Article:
New York: McHugh Laughs Off Latest Retirement Talk
Less than two weeks after he informed his GOP colleagues that he wants to be the top Republican on the Armed Services Committee in the next Congress, Rep. John McHugh has been hit with a new round of retirement rumors back home.
The Capitol, a new monthly newspaper for political insiders in Albany, reported that McHugh is being courted to run for his old state Senate seat — a seat that just fell to the Democrats in a recent special election, putting the Democrats just one seat away from taking control of the chamber for the first time in 46 years.
But McHugh’s camp is vehemently denying the retirement rumors.
“As I have told every person who has bothered to ask me directly, I will be running for my ninth term in the House of Representatives,” the Congressman told The (Syracuse) Post-Standard in Sunday’s editions.
As the most senior returning Republican Member, McHugh seems well-situated to ascend to the top GOP slot on Armed Services in the 111th Congress.
“I am not now, nor do I intend this year, to consider a run for the New York state Senate,” McHugh said.
But speculation continues: Assuming the Congressman wins re-election this year, he could decide to drop back to the state Senate — where he served for eight years before being elected to Congress in 1992 — in 2012, when the Empire State is expected to lose one or two House seats.
Democrats believe they have a shot at stealing McHugh’s Congressional seat if it becomes vacant. Dan Francis, a retired Marine, and attorney Michael Oot are competing for the Democratic nomination in the upstate district.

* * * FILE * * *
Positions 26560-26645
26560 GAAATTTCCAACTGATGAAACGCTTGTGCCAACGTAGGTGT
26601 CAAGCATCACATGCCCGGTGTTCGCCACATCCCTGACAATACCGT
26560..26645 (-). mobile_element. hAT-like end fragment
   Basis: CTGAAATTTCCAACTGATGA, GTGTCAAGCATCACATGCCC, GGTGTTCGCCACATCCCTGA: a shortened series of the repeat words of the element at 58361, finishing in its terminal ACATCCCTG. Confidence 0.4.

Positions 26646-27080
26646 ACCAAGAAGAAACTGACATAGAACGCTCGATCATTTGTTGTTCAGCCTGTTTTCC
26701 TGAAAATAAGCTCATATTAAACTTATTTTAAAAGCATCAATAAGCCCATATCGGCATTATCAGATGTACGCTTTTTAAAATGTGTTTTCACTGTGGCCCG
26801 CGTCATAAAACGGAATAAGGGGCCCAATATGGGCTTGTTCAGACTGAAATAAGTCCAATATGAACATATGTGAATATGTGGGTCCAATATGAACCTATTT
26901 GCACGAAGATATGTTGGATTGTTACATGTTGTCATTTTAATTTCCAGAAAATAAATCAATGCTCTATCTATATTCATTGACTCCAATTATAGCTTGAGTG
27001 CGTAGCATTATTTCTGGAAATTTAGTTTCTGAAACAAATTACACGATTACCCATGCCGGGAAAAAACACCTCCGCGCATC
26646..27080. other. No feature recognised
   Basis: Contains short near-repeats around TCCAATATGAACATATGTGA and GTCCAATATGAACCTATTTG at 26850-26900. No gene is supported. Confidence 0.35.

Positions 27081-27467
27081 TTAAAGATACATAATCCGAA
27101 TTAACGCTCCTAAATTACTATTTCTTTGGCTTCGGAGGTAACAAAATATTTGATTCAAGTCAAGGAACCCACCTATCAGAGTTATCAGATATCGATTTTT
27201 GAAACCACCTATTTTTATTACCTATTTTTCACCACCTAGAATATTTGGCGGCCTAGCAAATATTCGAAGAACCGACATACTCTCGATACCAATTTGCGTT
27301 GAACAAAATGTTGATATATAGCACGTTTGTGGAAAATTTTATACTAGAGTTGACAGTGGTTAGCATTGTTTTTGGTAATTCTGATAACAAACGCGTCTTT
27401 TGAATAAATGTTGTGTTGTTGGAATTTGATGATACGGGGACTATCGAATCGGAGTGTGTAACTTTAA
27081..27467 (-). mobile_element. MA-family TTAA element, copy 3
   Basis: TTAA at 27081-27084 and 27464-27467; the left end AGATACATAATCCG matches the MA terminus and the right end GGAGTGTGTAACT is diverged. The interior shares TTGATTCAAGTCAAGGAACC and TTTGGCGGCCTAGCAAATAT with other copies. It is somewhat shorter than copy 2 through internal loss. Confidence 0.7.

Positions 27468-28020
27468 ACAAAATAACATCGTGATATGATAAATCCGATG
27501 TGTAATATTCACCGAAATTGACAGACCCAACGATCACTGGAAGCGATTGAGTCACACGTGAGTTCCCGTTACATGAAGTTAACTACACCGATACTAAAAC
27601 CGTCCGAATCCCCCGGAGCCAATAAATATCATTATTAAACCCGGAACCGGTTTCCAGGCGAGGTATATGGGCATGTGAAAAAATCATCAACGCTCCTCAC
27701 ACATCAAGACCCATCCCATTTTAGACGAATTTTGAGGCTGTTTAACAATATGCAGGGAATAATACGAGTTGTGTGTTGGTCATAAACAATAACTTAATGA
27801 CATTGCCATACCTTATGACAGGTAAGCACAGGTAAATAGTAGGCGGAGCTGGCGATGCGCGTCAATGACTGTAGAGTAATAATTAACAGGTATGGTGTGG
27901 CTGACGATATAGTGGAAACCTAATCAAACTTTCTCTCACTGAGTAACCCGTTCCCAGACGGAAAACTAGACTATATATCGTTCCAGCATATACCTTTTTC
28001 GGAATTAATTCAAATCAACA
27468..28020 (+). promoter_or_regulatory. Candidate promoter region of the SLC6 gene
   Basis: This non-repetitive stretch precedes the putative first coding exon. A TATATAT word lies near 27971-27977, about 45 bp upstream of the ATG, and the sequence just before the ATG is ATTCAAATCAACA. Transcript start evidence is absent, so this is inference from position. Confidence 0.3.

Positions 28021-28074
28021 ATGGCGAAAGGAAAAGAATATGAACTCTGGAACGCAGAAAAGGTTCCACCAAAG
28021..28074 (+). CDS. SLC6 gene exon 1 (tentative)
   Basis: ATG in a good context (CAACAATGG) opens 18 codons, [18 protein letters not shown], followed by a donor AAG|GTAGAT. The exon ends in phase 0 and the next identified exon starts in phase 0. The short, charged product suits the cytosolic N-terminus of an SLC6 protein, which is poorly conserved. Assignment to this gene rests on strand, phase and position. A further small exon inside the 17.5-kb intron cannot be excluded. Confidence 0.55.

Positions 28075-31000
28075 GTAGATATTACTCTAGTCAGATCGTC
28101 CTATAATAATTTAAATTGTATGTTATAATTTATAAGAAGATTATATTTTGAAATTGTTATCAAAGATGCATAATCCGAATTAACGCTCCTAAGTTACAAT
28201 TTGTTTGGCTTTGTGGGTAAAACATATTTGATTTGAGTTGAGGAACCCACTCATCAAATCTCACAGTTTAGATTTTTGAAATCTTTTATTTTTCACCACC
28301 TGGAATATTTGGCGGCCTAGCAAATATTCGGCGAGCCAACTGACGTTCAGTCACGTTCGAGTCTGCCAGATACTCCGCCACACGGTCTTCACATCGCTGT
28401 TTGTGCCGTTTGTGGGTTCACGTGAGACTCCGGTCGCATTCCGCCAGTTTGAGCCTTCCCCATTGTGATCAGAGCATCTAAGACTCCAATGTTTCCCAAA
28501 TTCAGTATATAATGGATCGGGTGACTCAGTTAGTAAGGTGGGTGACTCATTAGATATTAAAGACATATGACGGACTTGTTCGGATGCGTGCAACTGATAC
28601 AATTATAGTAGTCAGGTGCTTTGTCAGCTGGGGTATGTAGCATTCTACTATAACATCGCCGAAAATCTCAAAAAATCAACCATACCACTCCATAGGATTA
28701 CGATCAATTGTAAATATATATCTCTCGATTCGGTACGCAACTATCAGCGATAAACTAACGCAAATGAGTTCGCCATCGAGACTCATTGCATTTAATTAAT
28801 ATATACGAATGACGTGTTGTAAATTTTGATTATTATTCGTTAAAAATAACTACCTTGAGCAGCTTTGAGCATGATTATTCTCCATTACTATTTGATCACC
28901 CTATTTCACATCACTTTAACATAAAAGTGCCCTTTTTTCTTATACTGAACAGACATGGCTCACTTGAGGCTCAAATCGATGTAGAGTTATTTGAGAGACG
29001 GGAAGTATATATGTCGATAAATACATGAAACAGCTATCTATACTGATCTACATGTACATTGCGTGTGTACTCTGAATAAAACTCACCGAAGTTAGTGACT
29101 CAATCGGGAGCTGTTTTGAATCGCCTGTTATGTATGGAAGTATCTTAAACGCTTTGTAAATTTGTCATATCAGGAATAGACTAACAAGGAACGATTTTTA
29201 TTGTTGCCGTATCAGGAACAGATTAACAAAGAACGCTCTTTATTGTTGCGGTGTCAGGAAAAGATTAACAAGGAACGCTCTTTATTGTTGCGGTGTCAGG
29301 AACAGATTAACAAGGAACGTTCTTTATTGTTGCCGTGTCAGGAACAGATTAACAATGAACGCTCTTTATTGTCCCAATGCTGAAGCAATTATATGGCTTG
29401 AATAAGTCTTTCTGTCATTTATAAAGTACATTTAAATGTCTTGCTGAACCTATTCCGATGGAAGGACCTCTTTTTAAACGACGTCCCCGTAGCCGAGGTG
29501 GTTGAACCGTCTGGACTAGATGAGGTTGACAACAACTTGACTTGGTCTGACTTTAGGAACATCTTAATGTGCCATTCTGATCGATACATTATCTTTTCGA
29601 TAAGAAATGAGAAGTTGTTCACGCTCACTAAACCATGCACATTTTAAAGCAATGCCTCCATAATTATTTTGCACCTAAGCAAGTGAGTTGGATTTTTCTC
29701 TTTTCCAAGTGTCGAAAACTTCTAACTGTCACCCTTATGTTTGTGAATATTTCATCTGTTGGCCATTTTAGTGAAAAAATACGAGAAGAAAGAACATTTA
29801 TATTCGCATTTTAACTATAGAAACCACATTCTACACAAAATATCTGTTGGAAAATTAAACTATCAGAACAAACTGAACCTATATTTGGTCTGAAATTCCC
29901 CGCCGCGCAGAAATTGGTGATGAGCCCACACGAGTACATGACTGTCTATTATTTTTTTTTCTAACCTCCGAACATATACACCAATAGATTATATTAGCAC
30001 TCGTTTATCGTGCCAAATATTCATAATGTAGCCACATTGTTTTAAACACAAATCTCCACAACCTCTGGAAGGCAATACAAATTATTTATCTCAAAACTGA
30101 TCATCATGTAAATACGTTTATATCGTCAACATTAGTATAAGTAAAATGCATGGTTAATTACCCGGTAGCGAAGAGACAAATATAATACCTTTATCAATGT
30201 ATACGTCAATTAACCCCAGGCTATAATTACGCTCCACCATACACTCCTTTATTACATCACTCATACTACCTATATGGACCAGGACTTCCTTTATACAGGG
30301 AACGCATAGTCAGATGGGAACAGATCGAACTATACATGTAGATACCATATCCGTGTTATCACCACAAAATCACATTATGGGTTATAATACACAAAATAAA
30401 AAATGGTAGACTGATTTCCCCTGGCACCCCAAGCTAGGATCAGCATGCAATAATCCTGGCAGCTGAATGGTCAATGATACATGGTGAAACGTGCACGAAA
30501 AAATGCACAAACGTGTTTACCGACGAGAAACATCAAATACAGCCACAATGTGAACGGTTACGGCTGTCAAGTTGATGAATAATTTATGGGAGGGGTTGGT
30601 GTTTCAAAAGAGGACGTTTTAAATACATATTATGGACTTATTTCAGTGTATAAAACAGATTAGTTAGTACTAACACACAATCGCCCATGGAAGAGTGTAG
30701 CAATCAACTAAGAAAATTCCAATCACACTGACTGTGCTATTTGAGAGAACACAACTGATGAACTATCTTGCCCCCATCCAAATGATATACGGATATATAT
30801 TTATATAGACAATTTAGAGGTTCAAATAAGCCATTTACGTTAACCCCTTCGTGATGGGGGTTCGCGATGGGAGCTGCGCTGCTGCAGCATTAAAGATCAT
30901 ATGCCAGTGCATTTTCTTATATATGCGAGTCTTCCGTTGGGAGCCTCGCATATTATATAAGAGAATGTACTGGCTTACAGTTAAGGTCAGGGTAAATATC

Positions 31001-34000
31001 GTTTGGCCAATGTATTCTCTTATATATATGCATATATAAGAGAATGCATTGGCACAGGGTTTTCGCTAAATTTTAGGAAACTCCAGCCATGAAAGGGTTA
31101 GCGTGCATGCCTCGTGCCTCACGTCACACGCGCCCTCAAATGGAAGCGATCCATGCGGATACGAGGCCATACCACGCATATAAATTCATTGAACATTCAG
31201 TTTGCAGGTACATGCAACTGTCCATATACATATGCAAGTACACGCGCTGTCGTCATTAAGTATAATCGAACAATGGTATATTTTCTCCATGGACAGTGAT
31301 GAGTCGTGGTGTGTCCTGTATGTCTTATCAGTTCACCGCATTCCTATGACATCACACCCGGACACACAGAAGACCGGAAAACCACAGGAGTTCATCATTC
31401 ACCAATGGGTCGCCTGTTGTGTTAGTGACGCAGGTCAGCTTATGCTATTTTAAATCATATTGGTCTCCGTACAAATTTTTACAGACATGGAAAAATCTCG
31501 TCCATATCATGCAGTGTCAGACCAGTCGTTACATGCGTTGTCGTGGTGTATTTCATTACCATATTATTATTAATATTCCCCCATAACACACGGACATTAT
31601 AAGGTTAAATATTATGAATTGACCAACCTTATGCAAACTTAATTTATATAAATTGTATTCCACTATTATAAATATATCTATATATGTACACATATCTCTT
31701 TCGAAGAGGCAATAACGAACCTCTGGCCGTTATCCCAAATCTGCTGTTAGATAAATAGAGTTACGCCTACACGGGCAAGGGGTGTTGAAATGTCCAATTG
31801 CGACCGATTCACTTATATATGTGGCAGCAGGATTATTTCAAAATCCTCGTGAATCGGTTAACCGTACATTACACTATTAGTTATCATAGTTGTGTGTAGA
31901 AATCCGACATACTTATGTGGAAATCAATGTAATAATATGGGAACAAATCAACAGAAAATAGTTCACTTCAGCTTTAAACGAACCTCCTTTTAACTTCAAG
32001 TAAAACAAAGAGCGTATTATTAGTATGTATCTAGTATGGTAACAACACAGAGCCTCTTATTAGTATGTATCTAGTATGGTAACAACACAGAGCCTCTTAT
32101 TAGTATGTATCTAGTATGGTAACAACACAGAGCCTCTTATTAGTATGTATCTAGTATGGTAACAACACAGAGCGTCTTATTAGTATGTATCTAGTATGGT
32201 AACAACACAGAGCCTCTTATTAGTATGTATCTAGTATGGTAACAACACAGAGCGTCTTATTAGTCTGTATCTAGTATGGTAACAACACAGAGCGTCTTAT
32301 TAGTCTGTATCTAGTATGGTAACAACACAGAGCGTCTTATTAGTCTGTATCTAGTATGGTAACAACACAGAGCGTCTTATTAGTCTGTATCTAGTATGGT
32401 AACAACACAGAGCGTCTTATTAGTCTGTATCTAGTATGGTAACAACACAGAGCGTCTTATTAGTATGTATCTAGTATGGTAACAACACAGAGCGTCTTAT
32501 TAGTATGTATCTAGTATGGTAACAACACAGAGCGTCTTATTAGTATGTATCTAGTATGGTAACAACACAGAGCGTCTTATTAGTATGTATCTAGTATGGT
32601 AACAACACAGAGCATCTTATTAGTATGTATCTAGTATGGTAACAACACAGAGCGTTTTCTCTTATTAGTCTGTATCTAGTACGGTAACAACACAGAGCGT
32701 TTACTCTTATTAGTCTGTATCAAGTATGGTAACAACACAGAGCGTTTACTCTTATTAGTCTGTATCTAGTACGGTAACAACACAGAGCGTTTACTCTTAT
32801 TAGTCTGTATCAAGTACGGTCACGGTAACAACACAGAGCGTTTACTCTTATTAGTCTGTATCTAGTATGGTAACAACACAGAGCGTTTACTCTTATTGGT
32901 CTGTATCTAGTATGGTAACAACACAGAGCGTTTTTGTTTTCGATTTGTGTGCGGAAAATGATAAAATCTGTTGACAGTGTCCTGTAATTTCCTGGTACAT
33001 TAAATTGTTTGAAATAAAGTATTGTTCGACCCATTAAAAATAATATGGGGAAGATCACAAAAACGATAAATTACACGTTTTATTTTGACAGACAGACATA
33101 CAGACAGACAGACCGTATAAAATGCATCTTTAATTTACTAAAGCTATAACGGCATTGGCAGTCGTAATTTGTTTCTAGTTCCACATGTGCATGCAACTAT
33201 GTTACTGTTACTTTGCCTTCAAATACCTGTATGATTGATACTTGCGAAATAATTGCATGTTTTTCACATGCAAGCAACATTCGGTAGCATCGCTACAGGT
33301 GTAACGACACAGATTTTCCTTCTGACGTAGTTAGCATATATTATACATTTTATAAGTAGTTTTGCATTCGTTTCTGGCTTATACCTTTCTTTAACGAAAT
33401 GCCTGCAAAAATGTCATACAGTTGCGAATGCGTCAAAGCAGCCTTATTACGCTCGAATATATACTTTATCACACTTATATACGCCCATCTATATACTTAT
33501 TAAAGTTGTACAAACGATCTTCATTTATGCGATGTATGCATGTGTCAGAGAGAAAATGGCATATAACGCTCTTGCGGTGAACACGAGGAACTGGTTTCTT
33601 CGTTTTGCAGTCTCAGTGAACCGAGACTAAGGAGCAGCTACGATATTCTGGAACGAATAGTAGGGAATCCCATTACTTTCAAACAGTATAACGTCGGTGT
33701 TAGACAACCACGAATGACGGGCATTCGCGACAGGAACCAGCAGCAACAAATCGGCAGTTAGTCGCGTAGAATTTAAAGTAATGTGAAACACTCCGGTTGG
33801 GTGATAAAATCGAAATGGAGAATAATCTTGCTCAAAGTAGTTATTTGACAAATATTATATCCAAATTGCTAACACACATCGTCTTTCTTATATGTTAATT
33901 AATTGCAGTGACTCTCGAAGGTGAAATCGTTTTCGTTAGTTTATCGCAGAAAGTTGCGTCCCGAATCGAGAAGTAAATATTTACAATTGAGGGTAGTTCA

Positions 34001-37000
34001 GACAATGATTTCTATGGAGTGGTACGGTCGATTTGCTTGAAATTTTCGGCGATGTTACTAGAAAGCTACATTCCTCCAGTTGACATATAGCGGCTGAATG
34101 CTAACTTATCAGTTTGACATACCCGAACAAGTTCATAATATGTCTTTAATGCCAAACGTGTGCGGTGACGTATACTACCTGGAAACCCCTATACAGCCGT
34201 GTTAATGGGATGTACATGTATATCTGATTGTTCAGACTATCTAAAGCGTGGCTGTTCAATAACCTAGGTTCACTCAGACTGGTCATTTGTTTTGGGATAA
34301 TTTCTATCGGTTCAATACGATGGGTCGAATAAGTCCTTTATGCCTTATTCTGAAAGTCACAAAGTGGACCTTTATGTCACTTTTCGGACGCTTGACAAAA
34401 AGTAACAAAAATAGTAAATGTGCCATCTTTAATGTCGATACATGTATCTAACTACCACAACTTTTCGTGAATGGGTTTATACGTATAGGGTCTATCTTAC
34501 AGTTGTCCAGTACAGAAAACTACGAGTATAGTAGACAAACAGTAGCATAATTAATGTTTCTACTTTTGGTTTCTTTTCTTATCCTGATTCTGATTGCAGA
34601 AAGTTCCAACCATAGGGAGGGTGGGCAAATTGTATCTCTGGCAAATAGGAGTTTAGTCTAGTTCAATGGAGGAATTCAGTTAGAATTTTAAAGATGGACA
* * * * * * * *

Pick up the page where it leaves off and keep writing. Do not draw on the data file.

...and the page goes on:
Conservative Party May Split Anti-Higgins Vote
Rep. Brian Higgins (D) could find his re-election bid aided by an unlikely source: the small but influential New York Conservative Party.
According to Sunday’s Buffalo News, the Conservatives are planning to run gun rights activist Budd Schroeder for Higgins’ seat. Schroeder presumably would cut into support for the likely Republican nominee, businessman Dan Humiston (Humiston is actually a registered member of the Independence Party but would also run on the GOP line).
Buffalo-area Republican officials see a conspiracy. They note that Higgins used to enjoy Conservative Party support when he ran for the state Assembly — until Conservative leaders broke with Higgins because he would not vote against late-term abortions.
“It just takes votes away [from Humiston] and helps a liberal,” Erie County Republican Party Chairman Jim Domagalski told the News.
Schroeder told the newspaper that he plans to run a “plague on both your houses” campaign.
“We’ll say there are two big problems in the United States — Republicans and Democrats,” he said.
— Josh Kurtz